Three words that make me cringe: "Make it viral"…

May 17th, 2010

[Here’s a sneak peak of an upcoming Herald post]

It’s as if you snap your fingers and wham you’re idea has gone viral. At least that’s what clients seem to expect. And as such the three words, “make it viral” get appended to a brief.

That’s all fine and good but hey, how often do things actually go viral? 24 hours of video is uploaded every minute to YouTube and growing. But only a very tiny miniscule percentage of those go viral.

So what actually does going viral mean? Wikipedia to the rescue sums it up beautifully:

“The buzzwords viral marketing and viral advertising refer to marketing techniques that use pre-existing social networks to produce increases in brand awareness or to achieve other marketing objectives (such as product sales) through self-replicating viral processes, analogous to the spread of pathological and computer viruses. It can be word-of-mouth delivered or enhanced by the network effects of the Internet.[1] Viral promotions may take the form of video clips, interactive Flash games, advergames, ebooks, brandable software, images, or eventext messages.”

Every marketer will give you their view on what it takes to go viral, however I like to get scientific with it. As mentioned above the phenomenon is based on viruses, so what makes a pathological virus tick? How do you get an idea to replicate itself?

I have my own description but for the purposes of this post, let’s lean on HowStuffWork’s content.

“Regardless of the type of host cell, all viruses follow the same basic steps in what is known as the lytic cycle .
A virus particle attaches to a host cell.
The particle releases its genetic instructions into the host cell.
The injected genetic material recruits the host cell’s enzymes.
The enzymes make parts for more new virus particles.
The new particles assemble the parts into new viruses.
The new particles break free from the host cell.

So what does this mean for marketers?
Well a virus is only one or two genetic sequences, it relies on the host cell to finish the process. In other words keep the story short and let the receiver interpret and built it out. In other words you start it, the receiver finishes it.

Further your message needs to be in the right place at the right time to attach to a host (and receive it). Virus can then infect the person and carry on.

There are varables which ‘halt’ the process, ie antibodies and frequency. If the virus (or idea) is not new to the subject, they have a latent repulsion to it, that is they are less likely to be overcome by the virus and spread it. This is often the hinging component in viral marketing, is this idea novel enough to our market? As if it isn’t it won’t spread. It needs to be different enough to overcome the antibodies.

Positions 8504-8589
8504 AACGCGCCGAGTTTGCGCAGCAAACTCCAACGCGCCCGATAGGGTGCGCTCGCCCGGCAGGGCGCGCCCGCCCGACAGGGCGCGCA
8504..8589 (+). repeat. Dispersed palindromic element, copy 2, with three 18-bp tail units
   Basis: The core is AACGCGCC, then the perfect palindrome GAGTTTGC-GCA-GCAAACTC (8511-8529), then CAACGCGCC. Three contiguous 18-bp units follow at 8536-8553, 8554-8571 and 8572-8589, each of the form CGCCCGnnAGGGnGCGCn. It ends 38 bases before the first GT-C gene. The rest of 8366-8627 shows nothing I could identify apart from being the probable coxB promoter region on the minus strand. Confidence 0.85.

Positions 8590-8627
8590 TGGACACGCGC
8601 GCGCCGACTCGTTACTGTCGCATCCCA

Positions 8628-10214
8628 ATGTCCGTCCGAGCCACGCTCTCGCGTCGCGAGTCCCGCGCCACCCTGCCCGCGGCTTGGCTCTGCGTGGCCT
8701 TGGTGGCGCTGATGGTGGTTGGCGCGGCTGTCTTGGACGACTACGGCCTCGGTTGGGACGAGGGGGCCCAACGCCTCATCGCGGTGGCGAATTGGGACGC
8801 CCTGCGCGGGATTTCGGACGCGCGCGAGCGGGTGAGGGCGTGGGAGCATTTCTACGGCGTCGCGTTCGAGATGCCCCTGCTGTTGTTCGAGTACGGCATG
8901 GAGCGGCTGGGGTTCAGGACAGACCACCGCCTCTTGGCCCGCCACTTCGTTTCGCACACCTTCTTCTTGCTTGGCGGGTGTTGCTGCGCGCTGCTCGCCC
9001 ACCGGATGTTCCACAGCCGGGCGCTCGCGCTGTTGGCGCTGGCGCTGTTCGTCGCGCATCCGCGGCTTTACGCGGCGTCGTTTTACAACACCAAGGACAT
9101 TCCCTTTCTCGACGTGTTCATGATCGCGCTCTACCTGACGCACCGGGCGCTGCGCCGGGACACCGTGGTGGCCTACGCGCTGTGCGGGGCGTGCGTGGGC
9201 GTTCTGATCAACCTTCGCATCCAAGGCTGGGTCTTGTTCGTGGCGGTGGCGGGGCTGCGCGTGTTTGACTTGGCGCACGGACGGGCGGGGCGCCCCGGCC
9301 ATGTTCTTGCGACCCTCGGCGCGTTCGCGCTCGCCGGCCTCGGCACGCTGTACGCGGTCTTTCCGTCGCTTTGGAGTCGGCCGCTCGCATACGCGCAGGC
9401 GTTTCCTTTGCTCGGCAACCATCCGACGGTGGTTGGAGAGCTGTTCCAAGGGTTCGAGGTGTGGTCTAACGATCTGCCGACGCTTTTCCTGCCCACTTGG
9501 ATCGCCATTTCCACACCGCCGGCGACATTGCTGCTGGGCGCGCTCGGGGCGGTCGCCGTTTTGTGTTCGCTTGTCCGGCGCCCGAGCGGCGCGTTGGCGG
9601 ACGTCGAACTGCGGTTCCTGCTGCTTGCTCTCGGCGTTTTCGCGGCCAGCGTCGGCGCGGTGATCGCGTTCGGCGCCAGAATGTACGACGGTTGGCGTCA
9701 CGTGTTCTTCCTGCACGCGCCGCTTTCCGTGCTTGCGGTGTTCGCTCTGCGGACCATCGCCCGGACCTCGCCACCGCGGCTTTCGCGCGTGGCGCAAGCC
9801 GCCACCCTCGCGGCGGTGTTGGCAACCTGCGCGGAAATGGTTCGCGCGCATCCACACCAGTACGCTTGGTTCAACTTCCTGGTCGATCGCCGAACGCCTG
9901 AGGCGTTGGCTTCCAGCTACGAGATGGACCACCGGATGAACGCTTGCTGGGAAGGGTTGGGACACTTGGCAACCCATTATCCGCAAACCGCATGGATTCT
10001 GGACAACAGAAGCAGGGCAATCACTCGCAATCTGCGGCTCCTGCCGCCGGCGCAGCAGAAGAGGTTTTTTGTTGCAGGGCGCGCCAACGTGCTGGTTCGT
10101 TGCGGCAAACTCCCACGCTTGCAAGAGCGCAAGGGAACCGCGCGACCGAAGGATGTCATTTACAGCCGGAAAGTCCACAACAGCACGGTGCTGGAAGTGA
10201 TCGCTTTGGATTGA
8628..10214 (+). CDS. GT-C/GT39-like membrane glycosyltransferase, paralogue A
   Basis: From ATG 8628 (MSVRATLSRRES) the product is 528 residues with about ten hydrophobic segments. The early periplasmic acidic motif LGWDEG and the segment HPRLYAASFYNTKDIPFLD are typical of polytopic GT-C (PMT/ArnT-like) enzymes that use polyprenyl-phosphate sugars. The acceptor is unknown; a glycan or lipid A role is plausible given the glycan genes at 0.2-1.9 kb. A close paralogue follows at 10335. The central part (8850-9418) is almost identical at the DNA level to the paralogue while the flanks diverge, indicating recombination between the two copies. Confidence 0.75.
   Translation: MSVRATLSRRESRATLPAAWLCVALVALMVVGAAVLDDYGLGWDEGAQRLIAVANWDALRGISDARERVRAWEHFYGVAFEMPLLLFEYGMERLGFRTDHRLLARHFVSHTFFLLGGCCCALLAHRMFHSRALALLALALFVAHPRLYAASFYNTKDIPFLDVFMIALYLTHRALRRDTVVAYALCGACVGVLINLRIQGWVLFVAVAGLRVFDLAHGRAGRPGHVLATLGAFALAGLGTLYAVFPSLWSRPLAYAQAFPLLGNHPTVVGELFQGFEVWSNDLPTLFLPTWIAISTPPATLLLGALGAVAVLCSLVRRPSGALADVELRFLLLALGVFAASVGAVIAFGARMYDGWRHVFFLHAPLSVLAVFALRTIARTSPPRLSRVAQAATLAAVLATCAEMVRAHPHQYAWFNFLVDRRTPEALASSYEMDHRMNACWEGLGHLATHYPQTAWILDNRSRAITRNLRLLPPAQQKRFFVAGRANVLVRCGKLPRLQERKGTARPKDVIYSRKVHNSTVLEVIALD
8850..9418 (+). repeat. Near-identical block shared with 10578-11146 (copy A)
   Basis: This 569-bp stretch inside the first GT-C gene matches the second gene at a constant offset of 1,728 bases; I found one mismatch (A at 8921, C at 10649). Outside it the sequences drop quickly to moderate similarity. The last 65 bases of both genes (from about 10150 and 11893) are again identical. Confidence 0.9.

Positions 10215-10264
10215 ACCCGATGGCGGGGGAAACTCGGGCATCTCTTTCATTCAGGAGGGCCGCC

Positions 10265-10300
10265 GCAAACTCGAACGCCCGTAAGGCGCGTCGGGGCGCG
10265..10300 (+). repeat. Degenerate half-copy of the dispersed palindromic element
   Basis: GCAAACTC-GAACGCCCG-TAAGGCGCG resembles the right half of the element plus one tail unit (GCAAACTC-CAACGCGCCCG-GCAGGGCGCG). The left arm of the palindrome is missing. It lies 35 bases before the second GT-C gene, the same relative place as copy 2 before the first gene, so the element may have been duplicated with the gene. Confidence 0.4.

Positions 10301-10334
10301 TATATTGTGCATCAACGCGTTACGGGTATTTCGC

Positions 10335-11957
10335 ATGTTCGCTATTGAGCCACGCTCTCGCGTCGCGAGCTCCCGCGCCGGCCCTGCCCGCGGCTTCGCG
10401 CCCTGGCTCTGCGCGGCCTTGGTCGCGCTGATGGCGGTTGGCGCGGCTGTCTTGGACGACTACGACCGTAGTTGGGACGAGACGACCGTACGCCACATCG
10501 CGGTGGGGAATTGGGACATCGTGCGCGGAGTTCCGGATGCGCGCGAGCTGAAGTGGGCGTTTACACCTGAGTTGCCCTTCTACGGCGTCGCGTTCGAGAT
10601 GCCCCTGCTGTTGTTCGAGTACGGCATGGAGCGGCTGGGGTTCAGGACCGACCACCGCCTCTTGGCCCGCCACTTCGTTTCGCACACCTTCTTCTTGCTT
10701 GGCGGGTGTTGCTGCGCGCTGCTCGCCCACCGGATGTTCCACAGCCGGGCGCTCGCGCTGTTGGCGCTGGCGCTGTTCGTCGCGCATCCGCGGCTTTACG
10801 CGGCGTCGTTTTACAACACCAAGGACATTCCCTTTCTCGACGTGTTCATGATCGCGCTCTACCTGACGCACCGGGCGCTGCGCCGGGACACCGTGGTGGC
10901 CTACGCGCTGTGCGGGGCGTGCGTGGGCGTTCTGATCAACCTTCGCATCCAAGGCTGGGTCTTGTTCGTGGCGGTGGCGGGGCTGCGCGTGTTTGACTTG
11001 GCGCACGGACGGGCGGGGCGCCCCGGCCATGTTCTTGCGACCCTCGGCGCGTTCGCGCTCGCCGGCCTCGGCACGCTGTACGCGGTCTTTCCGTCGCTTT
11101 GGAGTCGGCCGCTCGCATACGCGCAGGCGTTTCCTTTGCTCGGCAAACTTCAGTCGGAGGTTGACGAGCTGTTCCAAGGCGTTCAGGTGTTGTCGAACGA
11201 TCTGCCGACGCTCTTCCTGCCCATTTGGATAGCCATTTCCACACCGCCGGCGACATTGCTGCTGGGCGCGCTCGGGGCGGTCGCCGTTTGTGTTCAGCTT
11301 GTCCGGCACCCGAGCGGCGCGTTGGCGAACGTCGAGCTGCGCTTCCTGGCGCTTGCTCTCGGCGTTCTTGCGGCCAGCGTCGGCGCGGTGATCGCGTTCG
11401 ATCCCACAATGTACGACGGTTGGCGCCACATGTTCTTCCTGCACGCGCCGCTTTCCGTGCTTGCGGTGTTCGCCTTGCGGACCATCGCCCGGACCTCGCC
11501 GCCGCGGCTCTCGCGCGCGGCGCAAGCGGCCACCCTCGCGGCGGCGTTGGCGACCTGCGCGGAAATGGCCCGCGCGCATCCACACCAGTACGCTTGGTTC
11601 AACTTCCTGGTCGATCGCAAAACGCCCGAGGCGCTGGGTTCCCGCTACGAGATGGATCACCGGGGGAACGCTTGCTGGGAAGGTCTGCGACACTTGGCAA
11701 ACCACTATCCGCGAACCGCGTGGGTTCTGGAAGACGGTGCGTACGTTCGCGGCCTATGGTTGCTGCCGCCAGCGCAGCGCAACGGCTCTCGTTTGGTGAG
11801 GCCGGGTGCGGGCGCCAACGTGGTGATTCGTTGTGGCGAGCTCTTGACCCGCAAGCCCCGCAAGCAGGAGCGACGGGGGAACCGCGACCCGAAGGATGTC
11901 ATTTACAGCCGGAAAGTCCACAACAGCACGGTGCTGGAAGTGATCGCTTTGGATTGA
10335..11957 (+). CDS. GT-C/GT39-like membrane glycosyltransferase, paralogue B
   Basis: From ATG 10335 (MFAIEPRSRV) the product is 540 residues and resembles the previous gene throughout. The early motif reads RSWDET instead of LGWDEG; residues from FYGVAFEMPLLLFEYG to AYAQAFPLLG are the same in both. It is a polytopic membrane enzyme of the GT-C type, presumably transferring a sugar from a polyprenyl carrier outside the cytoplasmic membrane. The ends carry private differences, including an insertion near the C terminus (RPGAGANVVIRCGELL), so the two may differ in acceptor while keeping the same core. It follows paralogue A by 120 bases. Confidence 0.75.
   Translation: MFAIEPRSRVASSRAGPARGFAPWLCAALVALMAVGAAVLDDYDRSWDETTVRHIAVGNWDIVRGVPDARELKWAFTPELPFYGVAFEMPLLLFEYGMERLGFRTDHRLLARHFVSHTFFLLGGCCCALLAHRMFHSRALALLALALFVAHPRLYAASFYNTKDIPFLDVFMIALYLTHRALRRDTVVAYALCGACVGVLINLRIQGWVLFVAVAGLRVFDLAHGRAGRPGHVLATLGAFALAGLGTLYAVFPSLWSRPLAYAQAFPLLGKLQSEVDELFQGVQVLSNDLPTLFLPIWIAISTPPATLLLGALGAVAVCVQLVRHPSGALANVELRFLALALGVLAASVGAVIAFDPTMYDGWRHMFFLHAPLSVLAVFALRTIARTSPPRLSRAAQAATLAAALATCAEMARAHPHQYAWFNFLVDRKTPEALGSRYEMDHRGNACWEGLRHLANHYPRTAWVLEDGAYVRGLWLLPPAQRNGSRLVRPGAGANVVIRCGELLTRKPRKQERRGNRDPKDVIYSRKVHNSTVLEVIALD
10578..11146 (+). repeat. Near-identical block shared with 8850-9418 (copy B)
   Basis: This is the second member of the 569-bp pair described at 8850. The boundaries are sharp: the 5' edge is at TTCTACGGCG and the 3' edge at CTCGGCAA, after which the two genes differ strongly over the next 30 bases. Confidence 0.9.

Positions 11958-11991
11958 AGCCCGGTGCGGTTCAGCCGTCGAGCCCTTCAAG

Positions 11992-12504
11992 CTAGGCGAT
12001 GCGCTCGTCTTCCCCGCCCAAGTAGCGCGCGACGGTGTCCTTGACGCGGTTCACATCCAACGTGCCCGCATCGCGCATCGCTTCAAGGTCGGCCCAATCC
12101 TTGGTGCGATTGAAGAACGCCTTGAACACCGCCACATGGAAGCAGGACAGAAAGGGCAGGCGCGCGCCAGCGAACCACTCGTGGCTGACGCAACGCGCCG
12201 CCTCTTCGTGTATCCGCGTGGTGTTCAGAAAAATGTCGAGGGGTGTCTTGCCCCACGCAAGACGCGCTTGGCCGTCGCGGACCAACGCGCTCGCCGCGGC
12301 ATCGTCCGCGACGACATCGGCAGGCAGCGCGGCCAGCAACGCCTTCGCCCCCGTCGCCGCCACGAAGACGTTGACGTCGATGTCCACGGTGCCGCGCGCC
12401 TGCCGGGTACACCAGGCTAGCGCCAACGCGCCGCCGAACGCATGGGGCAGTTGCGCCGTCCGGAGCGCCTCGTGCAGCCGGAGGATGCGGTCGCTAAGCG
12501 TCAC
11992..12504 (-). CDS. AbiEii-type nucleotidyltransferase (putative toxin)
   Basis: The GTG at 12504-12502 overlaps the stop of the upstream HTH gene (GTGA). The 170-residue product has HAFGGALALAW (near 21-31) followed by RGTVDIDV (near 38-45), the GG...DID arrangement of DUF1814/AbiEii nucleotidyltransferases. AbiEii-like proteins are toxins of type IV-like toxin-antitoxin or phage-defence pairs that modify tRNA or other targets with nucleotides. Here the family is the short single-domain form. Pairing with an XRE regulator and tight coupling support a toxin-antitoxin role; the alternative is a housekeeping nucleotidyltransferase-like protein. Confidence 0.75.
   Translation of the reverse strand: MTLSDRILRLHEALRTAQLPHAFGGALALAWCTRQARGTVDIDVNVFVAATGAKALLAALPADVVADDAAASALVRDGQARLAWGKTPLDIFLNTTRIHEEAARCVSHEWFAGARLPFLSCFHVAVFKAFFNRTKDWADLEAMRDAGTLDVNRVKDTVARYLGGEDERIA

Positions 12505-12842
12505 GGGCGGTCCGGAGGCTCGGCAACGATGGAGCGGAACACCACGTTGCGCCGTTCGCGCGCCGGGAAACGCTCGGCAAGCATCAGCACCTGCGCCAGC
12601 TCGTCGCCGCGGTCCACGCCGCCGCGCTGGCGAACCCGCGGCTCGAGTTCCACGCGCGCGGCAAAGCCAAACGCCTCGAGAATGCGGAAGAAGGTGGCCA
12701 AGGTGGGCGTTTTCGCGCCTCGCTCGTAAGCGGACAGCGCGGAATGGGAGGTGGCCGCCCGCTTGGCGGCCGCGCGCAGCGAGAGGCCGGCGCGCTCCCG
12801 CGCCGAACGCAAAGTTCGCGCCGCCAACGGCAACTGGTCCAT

Frequency of infection is also something else to consider, if you are constantly surrounded by sick people you are also likely to get sick. Marketers need to consider the frequency of which they expose people to their message.

Then the virus will spread. You can then achieve a ‘viral effect’. However even in this case, you don’t want everyone to be infected with your idea, you just want a target market to be. It’s a waste of time and resources to try and attract people who have no interest in your topic. This is where companies have a real opportunity to infect a hive of people with their idea.

Narrow down your market, make it super specific, then apply the methodology above. You are far more likely to get a viral effect, I know it won’t have the millions of views that boost your ego but hey effective communication is going to help you out more than being popular on YouTube for 15 minutes of fame.

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2 Responses to “Three words that make me cringe: "Make it viral"…”

  1. Sam Farrow Says:

    We’ve been looking at using Facebook Connect for an upcoming platform launch and this has led to an interesting perspective on virality which is the relationship between percentage conversion and number of views of a particular engagement.

    That is if views of an engagement through a social media platform exceed 100 and the conversion rate is greater than 1% – the number of engagements will increase exponentially until saturation, just like a virus.

  2. Charlie Says:

    Anything random can go viral – in fact, the less it makes sense the more likely it will.

    But, and here is the rub, at what expense?

    First, you may end up with a very tenuous message, a tiny sliver of brand exposure and little else to show for it.

    Second, next time you’ll have to come back more crazy, cleverer – even more infectious – in order to steal that attention again.

    Third, you are still using up attention – not for your brand, exactly, but for that class of messaging. When people respond “oh another viral, delete” don’t be surprised.

    It is vital to understand the behavioural motivation behind sharing (the vector of ‘infection’). In my opinion this is part of our inherent social framework. In short, the decision narrative is “This information is of wider value, if I share this with my peer group I am demonstrating my value to the group, and consequently my perceived value will increase (to my future benefit)”.

    In short, people share because they want to be useful, funny, knowledgeable, cool or interesting.

    Make it easy for them to make this decision and your content will spread.

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